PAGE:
by Alex Lyda
Published: Mar 06, 2006
Last modified: Mar 10, 2006
The search for life elsewhere in the solar system got a boost with
the stunning NASA announcement of geyser-like eruptions on the
surface of Enceladus, a small moon orbiting Saturn, the sixth planet
orbiting the Sun. The observations by NASA's Cassini spacecraft and
reported this month in the mass media suggest pockets of liquid
water – a key ingredient for life – near the moon's surface.
At Columbia's Astrobiology Center, known as the CAC, a cadre of
scientists is bringing this scientific inquiry closer to home by
looking into the possibility of "habitable" moons around Jupiter,
the fifth planet to orbiting the Sun.
Based in Columbia's astronomy department, the CAC brings together
experts from the Earth Institute -- specifically, the Lamont-Doherty
Earth Observatory (L-DEO), the Center for Climate Systems Research (CCSR)
and the NASA Goddard Institute for Space Studies -- and from the
health science campus, with their counterparts at the American
Museum of Natural History.
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With the help of a three-year, $300,000
NASA exobiology grant, a cross-disciplinary team made up of
scientists from these four institutions is turning its attention to
the possibility of life deep below the surface of Europa, a moon
belonging to our solar system's largest planet, Jupiter. Europa has
been a source of fascination since it was first observed by Galileo
in 1610. It became the focus of renewed scientific interest about 40
years ago, when astronomer Gerard Kuiper and others showed that its
crust was composed of water and ice.
Europa technically lies beyond the "classical habitable zone," where
life is enabled by heat from the Sun. But the theory is that for
Europa, as well as for other bodies within Earth's solar system,
life may be enabled not by solar heat but by tidal heating, whereby
entire moons undergo stretching and squeezing from the gravitational
pull of their parent planets and neighboring moons.
Jupiter has 63 moons and satellites, but the bodies that are of most
interest to scientists are the four Galilean moons: Io,
Ganymede and Callisto.
"None of these moons looks like a
tropical island," quips Caleb Scharf, the director of
astrobiology at the CAC. "But there may be some deeply hidden
pockets -- or even vast regions -- of liquid water, which have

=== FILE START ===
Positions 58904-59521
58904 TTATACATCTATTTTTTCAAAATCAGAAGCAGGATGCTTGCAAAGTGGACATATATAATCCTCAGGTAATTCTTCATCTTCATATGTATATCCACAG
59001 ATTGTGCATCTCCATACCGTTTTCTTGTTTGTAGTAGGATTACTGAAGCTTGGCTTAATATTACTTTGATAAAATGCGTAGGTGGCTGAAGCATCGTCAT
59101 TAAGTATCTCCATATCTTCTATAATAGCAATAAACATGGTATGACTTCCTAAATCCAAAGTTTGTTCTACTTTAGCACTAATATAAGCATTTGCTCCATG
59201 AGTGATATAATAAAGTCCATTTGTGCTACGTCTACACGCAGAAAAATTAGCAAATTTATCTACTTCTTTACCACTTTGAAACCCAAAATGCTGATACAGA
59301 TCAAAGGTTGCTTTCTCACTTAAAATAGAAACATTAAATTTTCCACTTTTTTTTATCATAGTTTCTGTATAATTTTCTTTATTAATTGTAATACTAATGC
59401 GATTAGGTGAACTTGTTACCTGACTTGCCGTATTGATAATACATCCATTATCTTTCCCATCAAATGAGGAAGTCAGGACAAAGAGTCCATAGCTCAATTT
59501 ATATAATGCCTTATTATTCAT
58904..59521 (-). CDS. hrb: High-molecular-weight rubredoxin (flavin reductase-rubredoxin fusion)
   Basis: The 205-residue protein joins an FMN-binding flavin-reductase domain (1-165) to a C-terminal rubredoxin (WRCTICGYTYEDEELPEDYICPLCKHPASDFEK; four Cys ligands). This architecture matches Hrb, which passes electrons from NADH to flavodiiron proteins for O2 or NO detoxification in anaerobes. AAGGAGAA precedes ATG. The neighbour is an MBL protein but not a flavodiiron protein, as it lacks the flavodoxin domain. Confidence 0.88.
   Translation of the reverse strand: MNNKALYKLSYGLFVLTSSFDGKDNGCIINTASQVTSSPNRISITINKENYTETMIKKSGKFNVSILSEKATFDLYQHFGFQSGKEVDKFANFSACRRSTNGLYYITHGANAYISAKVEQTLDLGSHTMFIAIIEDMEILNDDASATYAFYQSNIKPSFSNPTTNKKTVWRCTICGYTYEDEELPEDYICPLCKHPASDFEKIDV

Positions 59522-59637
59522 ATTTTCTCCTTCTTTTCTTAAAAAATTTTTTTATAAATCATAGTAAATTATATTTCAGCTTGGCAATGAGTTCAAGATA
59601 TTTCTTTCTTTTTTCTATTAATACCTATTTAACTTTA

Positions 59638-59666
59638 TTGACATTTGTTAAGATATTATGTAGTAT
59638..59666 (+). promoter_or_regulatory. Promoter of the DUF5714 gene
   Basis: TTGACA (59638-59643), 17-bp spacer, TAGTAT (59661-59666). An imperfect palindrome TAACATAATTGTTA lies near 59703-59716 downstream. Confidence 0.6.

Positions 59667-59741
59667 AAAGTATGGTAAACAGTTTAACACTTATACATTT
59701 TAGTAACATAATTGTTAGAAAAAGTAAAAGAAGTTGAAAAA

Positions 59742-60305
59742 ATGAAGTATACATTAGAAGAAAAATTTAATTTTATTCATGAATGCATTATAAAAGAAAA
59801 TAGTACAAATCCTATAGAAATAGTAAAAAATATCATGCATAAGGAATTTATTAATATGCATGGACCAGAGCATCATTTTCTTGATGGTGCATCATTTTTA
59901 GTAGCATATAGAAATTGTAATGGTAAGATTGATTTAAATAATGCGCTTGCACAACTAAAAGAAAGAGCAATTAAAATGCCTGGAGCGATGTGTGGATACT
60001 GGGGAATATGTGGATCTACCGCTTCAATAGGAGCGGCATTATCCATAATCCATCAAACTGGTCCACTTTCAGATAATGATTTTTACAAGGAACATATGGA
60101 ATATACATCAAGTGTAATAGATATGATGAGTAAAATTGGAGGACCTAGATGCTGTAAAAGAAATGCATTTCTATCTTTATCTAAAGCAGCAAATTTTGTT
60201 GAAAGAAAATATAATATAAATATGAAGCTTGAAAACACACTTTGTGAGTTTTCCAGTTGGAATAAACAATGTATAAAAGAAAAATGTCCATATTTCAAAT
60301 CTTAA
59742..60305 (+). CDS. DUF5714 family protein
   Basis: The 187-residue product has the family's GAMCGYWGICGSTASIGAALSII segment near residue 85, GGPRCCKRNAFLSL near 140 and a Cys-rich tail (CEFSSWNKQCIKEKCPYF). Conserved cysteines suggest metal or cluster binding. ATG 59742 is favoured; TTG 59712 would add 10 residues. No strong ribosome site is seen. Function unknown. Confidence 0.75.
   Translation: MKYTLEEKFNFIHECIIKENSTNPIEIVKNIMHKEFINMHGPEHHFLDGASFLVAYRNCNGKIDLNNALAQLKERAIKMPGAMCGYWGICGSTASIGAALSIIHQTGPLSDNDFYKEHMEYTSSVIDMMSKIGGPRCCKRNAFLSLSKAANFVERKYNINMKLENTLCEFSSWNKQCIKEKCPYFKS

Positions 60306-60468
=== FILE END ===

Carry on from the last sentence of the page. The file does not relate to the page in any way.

the potential for life to occur."
Currently, there is good evidence to
suggest that a layer of liquid water could exist beneath Europa's
surface ice -- a sub-surface ocean as much as 31 miles deep. If so,
it would be the only place in the solar system besides Earth where
liquid water exists in significant quantities.
Other striking features of Europa include a series of dark streaks
crisscrossing its surface. The largest streaks are roughly 12 miles
across with diffuse outer edges and a central band of lighter
material. Apparent fields of icy "plates" pock the surface and
appear to have been broken from larger sheets and then re-frozen in
a more jumbled arrangement. They look exactly like terrestrial
sea-ice fields when viewed from above, Scharf says.
While seeking to clarify the circumstances that gave rise to moons
like Europa, the CAC scientists also are interested in the
possibilities this research opens up for finding life on moons
orbiting the so-called exoplanets.
Since most of the exoplanets discovered thus far are "gas giants"
akin to Jupiter, they may well harbor moons such as those around
Jupiter or Saturn. In fact, these moons could easily be Earth-sized,
says Scharf, adding that he and other CAC researchers have grown
excited about the possibility that Jovian moons "could serve as
prototypes for this bigger question of tidally heated 'exomoons.'"
In investigating the processes by which moons and planets form, the
CAC team will eventually be looking for ways not only to explore
Europa but also to train instruments on more distant worlds.
In the process, CAC scientists will be scrutinizing the findings of
NASA's Stardust mission and New Horizons Pluto probe for clues as to
the building blocks of nascent solar systems.
"The fun of the astrobiology
enterprise is in finding the connections between all these
disciplines, and putting together the pieces of the puzzle,"
Scharf says. "To think that tiny grains of comet material, and a
probe going to Pluto, could ultimately help us find new places
to look for life in the cosmos -- it's just too much for us
scientists to resist."